27 November 2006

Killing with kindness, killing with complexity

Not, in this instance, literally:

More than five million Britons now rely on state aid to live and the number of younger people claiming sickness benefit is higher than anywhere else in the industrialised world, a major new study has found. ... Around £64 billion per year — more than 10 per cent of all public spending — is handed out free of obligations. Spending on benefits, not including pensions, amounts to nearly £80 billion a year, more than is spent on education and twice as much as is spent on law and order. ... The central problem has been the way [Finance Minister] Mr Brown has structured the system to keep a strong central grip on welfare. His design for tax credits means that the UK has the highest penalties for increasing income or increasing hours worked – the poverty trap – of any developed country. Five million Britons on state aid 'Daily Telegraph', 27 November
Anybody who's been on a vacation of more than a couple of months will be familiar with the problem. We return and, after switching the power back on, we have to re-learn how to set and use the finer features of the microwave, the telephone answering machine, the VCR or DVD recorder...and so on. All this electronic equipment was designed by specialists for people (apparently) who will be using it every day and who have the time and energy to consult the voluminous instructions if they take a break.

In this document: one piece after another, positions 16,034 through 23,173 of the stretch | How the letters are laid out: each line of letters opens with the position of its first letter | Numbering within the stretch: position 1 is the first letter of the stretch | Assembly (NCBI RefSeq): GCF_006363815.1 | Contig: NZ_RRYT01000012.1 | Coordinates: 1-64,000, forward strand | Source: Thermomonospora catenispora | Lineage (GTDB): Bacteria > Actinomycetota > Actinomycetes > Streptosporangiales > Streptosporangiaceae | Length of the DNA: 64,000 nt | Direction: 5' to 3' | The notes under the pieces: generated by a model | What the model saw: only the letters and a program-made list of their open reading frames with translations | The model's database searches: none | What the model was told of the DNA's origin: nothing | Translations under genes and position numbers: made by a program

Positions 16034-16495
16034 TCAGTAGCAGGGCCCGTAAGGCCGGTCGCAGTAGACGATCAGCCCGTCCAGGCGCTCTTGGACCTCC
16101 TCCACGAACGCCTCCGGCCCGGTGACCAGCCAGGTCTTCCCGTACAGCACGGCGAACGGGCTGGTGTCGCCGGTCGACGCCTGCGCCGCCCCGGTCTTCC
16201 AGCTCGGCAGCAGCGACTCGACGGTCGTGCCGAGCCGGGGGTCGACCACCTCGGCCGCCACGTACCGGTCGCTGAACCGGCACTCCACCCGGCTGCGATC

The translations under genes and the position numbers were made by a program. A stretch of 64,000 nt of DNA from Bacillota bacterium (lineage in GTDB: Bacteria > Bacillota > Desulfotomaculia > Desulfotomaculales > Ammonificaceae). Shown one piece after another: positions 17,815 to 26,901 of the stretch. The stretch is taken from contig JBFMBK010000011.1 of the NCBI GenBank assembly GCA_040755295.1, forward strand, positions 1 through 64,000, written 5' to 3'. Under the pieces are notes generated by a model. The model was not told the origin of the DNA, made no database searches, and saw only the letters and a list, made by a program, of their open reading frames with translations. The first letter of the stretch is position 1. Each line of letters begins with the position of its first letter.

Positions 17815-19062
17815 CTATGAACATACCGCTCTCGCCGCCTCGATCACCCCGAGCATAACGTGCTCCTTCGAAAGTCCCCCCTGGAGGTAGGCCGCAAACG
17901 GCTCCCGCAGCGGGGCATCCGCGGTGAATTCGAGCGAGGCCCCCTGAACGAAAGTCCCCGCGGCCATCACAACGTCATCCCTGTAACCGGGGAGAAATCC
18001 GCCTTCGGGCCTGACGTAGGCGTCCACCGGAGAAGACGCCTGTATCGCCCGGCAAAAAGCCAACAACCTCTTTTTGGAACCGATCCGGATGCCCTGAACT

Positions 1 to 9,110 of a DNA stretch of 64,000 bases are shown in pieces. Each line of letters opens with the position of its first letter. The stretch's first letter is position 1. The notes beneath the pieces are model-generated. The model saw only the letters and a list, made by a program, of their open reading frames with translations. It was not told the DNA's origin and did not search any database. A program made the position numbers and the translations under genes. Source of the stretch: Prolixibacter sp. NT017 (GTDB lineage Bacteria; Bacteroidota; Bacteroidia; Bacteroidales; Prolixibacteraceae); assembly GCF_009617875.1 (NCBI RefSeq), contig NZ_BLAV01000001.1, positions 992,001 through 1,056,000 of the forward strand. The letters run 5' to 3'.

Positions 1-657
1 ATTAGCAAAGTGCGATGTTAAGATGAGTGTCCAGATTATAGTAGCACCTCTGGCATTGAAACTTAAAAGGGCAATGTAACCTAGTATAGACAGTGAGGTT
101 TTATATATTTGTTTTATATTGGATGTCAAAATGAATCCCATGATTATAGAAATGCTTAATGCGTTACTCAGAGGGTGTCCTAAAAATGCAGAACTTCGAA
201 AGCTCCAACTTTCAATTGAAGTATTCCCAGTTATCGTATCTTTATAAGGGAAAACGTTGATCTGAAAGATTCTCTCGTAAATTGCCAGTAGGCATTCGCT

It's similar to the composers of modern serious music, whose audience consists entirely of other musicians, or the highbrow novelists who write exclusively for the novelists on prize committees. And so it is with the welfare industry. The experts who construct welfare policy are several stages removed from their supposed beneficiaries. The econometrics is elegant, the proliferation of new features is technically impressive, but the result of all the complexity - if the policymakers but cared about it - is a fiscal, social and pyschological disaster.

Here's an idea: why not say, explicitly, what welfare policy is designed to achieve? Express your targets in terms that can be easily monitored and that are meaningful to real people. And if you don't know how to achieve your stipulated goals, don't be embarrassed: just contract the whole process out to a motivated and efficient private sector. Perhaps the UK Government is actually coming round to this way of thinking. The 'Telegraph' article continues:
The report proposes the outsourcing of welfare provision to voluntary and private sector organisations which would be paid on results, in particular for getting claimants into sustained employment.

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